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The Journal of Membrane Biology

, Volume 17, Issue 1, pp 293–312 | Cite as

Routes of nonelectrolyte permeation across epithelial membranes

  • Ernest M. Wright
  • Richard J. Pietras
Article

Summary

Radioactive tracer techniques were used to study the permeability of three epithelial membranes, the toad urinary bladder, frog choroid plexus, and rabbit gallbladder, to 16 nonelectrolytes. The general patterns of nonelectrolyte permeation were similar for all three membranes, and similar to those in other biological membranes. The permeability of lipophilic solutes was roughly proportional to their bulk phase oil/water partition coefficients, but the slope was greater in the toad bladder than in the gallbladder and plexus. Branched nonelectrolytes were less permeable than their straight-chain isomers in both the urinary bladder and gallbladder, but not in the choroid plexus. Small polar solutes permeated more rapidly than expected, and in the urinary bladder and gallbladder the permeation of urea and acetamide, but not water was inhibited by phloretin. This agent also increased 1,7-heptanediol permeability in the urinary bladder but in the gallbladder there was a marked inhibition. In all three epithelia a separate pathway exists for the permeation of large polar solutes, but quantitatively this is least important in the toad bladder. It is concluded that variations in passive nonelectrolyte permeation across epithelia are due to (i) variations in the composition and configuration of membrane lipids, (ii) the presence or absence of pathways for small solutes, and (iii) the absence of presence of pathways for larger polar solutes. We also conclude that there are at least two effects of phloretin on the permeation of nonelectrolytes across biological membranes, and that there are variations in each effect from one membrane to another.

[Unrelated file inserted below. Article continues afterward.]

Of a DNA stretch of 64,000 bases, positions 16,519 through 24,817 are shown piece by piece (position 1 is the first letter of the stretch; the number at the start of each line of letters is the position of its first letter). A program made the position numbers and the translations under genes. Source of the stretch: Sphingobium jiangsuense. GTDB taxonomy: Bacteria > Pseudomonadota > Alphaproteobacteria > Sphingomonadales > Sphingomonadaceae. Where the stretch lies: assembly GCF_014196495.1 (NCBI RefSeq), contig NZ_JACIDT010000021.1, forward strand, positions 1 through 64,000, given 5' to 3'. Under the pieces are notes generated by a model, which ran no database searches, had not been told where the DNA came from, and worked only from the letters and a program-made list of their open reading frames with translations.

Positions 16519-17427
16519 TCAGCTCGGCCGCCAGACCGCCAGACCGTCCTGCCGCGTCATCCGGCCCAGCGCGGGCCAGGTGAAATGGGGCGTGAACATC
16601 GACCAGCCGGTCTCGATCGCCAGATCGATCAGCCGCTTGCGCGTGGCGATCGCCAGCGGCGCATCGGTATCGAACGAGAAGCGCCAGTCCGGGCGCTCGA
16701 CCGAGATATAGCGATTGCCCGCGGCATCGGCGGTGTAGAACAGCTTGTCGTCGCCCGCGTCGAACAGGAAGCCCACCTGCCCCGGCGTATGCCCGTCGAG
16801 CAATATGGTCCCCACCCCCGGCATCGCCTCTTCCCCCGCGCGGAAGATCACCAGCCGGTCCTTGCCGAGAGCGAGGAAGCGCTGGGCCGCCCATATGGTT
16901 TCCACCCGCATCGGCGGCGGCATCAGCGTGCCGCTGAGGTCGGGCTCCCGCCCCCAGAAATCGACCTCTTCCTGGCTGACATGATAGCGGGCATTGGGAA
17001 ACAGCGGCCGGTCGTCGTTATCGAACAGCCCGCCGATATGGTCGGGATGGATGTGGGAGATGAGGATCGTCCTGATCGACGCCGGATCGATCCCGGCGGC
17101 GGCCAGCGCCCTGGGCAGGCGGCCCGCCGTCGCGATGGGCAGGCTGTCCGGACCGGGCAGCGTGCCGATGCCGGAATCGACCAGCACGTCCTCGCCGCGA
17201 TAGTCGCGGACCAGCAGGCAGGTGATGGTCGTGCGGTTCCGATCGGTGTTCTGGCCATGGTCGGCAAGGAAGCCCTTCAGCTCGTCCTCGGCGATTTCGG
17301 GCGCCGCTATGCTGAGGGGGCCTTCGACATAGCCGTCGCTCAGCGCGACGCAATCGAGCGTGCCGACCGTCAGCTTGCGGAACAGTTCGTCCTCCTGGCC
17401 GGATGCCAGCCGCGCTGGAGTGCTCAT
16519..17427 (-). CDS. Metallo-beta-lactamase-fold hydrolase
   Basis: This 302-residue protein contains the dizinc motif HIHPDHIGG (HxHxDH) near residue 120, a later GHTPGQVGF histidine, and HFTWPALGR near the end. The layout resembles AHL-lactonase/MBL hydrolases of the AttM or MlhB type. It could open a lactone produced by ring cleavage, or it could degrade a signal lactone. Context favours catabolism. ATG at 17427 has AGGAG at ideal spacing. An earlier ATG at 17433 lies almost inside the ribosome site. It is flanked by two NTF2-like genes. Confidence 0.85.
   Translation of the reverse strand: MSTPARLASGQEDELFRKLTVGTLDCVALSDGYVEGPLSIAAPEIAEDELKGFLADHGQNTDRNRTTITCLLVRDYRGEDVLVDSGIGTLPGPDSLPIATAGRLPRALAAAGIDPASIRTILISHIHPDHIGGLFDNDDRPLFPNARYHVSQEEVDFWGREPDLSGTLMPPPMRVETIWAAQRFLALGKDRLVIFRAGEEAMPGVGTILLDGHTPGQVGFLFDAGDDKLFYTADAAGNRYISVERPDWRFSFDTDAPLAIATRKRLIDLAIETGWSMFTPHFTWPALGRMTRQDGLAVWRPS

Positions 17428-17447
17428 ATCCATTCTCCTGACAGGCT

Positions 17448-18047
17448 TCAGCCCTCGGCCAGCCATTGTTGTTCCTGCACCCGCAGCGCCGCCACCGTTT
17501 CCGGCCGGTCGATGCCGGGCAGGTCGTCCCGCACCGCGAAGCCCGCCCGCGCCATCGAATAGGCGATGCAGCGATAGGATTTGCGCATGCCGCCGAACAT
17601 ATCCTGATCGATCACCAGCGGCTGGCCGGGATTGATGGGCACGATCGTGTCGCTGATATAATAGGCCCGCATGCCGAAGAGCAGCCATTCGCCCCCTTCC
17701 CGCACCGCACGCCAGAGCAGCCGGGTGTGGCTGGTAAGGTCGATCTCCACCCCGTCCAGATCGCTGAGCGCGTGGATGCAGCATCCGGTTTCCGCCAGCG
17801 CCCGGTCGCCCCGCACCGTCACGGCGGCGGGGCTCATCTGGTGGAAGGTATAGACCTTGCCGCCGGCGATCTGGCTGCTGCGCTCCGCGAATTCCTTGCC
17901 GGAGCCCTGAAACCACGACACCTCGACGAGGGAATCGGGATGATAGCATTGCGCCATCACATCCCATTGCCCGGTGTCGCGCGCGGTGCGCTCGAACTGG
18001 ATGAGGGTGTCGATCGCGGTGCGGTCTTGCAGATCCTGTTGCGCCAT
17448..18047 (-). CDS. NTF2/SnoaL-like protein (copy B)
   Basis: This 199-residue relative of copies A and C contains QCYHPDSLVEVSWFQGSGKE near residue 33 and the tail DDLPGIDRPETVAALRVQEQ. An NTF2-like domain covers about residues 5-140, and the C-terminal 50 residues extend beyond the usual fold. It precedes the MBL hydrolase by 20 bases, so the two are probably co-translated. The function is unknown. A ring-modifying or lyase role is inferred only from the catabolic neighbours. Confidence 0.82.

Keywords

Partition Coefficient Membrane Lipid Urinary Bladder Biological Membrane Acetamide 
These keywords were added by machine and not by the authors. This process is experimental and the keywords may be updated as the learning algorithm improves.

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Copyright information

© Springer-Verlag New York Inc. 1974

Authors and Affiliations

  • Ernest M. Wright
    • 1
  • Richard J. Pietras
    • 1
  1. 1.Department of PhysiologyUniversity of California Medical CenterLos Angeles

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